Earlier this week, video streaming service Hulu unveiled its long-awaited commercial-free subscription service. Before now, Hulu subscribers got access to more content than free users, but both had to watch commercials. For just four extra dollars a month, Hulu Plus subscribers can finally be done with the repetitive—if limited—commercials on Hulu’s often exclusive content, such as Seinfeld and Empire.
Such a model makes complete sense. If the customer is willing to pay for a product, why would a company need to rely on advertisements to build revenue? Hulu is simply charging their Plus users the extra revenue they would get if they were using ads. What such a model stands to create, however, is a class-segregated online experience. By incentivizing people to watch ads so they can avoid a subscription cost, the Internet is slowly forcing poor people to log onto a different Internet than rich people.
For cordcutters—those who eschew a cable subscription altogether—the move to an ad-free Hulu at least sounds beneficial, as it could mean the end of commercials altogether. YouTube, the only other major video site to rely on video advertisements, is likewise prepping a premium version of its platform, wherein subscribers will skip all ads on the site (YouTube already offers this for music through its Music Key program).
Streaming apps like Spotify and Pandora also offer subscription models that are commercial-free, and many mobile apps allow users to purchase a premium version to remove banner ads and prompts to install other programs. But the downside is that to going premium isn’t just that poor folks will have less options to stream music. What it means is that the demographics being targeted by such ads stands to change—meaning that the content of the ads will likely change as well.
The Internet is slowly forcing poor people to log onto a different Internet than rich people.
In the same way billboards will look different in one part of a city than another, the Internet could soon be rife with rich people being sold different products and opportunities, as well as a different culture, further widening the Internet income gap. This is a divide that—if we continue to ignore it—will become increasingly difficult to bridge.
In many ways, this is already happening. The massive troves of data collected by Facebook, Google, and Amazon means marketers can build profiles of what a poor person does online versus what a rich person does, tailoring the products and services they sell to each. This might not seem like nothing new—after all, Parade runs different ads than Yachts International—but it can severely limit the opportunities afforded to the poor, while helping the rich get richer.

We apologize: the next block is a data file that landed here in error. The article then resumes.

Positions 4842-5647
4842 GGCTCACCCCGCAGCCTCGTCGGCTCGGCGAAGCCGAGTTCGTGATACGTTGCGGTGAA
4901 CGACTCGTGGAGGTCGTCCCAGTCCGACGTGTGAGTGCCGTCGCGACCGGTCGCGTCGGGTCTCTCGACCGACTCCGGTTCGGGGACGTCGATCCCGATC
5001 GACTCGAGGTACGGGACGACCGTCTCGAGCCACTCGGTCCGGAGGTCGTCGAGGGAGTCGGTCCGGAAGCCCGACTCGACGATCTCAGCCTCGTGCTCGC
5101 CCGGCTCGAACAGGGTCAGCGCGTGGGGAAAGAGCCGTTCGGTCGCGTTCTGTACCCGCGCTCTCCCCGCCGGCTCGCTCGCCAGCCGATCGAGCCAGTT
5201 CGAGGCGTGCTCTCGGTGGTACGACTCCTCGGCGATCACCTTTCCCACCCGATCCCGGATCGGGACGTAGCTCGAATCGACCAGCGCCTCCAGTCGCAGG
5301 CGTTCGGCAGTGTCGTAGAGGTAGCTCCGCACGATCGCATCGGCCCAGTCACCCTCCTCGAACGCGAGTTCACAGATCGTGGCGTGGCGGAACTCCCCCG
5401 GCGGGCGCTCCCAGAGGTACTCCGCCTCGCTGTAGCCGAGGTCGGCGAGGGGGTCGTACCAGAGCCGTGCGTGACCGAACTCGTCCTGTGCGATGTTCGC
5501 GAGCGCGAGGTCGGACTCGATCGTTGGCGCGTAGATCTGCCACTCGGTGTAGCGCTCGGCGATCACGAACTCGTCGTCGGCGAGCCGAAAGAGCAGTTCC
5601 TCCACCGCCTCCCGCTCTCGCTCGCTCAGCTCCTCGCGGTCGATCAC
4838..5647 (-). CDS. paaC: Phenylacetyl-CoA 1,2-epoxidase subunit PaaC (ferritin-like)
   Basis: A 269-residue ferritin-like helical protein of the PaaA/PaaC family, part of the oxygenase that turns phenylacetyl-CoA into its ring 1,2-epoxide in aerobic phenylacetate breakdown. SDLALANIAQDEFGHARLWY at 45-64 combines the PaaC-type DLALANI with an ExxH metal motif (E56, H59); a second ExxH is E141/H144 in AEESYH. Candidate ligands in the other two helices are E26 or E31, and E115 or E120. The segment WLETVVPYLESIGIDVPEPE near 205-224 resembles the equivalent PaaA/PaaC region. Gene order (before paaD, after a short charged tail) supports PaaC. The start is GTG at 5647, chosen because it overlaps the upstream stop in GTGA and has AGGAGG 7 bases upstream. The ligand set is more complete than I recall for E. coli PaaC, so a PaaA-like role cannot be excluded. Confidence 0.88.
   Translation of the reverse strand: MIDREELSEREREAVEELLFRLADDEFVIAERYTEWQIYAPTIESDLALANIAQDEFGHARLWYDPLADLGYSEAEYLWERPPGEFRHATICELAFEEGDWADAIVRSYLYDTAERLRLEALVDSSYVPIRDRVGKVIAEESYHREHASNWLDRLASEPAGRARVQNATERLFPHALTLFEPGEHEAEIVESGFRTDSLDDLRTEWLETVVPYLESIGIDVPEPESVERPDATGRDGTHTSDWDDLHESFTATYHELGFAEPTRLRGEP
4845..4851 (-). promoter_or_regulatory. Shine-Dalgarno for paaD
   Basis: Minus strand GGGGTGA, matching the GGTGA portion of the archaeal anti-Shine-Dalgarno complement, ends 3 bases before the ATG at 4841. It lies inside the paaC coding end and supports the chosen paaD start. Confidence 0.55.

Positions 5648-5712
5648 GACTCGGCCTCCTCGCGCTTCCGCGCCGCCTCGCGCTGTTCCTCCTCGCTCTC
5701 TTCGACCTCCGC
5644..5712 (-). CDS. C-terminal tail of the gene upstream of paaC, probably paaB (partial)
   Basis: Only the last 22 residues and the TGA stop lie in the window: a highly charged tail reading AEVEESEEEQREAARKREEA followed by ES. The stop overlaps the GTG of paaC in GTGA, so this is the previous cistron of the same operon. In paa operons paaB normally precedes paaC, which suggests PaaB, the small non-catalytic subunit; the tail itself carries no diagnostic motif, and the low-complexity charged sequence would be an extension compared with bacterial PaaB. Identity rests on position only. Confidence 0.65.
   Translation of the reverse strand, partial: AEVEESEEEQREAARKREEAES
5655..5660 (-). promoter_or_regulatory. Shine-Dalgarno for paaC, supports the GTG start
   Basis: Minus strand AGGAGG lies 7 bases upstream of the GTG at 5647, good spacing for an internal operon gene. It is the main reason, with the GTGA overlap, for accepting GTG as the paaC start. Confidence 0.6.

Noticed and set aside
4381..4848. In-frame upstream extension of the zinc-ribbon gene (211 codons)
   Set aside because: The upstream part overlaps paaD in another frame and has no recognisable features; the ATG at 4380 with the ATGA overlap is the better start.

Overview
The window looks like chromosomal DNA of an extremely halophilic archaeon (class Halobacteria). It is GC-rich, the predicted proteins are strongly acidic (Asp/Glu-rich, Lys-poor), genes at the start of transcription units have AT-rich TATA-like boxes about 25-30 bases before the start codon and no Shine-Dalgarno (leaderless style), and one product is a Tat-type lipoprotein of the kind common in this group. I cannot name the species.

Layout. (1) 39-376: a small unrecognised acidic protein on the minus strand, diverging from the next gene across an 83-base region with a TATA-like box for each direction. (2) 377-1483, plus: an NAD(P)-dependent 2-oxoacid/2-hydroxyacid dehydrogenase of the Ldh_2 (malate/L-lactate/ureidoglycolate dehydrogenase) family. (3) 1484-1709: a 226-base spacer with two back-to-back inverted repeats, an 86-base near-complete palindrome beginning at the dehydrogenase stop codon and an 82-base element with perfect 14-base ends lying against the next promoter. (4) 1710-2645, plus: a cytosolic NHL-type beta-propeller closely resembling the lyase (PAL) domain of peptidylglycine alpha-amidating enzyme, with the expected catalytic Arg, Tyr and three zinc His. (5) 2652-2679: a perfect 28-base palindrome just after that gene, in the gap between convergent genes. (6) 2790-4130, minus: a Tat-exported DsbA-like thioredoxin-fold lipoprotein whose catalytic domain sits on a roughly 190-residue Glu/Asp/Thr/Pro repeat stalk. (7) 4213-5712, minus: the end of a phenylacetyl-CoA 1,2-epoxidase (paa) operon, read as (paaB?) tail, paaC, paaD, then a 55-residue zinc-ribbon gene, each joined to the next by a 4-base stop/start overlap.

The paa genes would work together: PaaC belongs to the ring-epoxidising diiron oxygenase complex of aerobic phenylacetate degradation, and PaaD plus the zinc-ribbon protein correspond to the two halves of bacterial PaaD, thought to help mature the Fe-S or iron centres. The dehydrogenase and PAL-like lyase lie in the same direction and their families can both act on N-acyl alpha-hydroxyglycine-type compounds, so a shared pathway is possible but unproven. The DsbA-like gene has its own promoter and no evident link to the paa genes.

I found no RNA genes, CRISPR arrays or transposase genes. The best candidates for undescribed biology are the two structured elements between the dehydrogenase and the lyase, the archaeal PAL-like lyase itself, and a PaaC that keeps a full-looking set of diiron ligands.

Advertising brokerage firms like Rubicon—whose online ads have been seen by 97 percent of Americans, whether they know it or not—engage in automated targeting of ads, customizing not just the advertisements shown to an Internet user but also the pricing of products and services. As the New York Times’ Natasha Singer writes, “That worries some federal regulators and consumer advocates, who say that such electronic trading systems could unfairly stratify consumers. … A computer-generated class system is one risk, they say, of an ad-driven Internet powered by surveillance.”
The more of our digital economy we leave to formulas instead of fairness, say regulators, the more we risk creating two digital economies—one for the rich, filled with opportunity, and one for the poor, filled with risk and little reward.
It could even restrict opportunities to escape the trap of being poor in the first place. As Michael Fertik writes in Scientific American, banks and lenders can use data mining to avoid making offers of credit to populations they might otherwise have to treat fairly by federal law. “If you live on the wrong side of the digital tracks,” writes Fertik, “you won’t even see a credit offer from leading lending institutions, and you won’t realize that loans are available to help you with your current personal or professional priorities.”